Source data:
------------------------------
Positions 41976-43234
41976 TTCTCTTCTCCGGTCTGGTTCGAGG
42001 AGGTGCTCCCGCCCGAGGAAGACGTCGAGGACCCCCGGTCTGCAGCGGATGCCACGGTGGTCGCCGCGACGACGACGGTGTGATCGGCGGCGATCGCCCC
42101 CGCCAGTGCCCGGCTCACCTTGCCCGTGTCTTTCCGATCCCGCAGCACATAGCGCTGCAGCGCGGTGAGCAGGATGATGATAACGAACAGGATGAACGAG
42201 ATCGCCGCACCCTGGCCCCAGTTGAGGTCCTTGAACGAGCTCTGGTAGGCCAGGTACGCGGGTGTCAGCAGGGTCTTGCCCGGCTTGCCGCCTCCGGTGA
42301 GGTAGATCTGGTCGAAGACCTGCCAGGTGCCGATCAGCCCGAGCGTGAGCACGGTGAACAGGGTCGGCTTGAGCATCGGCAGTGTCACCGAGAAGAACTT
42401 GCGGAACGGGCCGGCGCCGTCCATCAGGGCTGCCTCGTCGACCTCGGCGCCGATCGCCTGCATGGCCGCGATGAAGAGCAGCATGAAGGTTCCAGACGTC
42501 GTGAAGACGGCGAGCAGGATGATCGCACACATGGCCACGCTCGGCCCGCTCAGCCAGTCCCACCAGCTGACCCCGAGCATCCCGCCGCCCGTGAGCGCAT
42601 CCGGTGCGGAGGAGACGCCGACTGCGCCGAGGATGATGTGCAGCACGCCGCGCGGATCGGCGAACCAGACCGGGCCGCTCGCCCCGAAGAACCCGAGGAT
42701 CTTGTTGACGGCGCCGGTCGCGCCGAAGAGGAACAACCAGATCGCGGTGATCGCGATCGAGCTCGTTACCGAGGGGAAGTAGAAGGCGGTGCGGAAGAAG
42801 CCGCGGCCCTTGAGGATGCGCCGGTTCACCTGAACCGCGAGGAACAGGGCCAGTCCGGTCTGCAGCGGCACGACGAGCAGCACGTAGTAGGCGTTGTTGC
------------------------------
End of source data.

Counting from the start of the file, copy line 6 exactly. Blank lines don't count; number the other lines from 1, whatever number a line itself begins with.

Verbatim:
42301 GGTAGATCTGGTCGAAGACCTGCCAGGTGCCGATCAGCCCGAGCGTGAGCACGGTGAACAGGGTCGGCTTGAGCATCGGCAGTGTCACCGAGAAGAACTT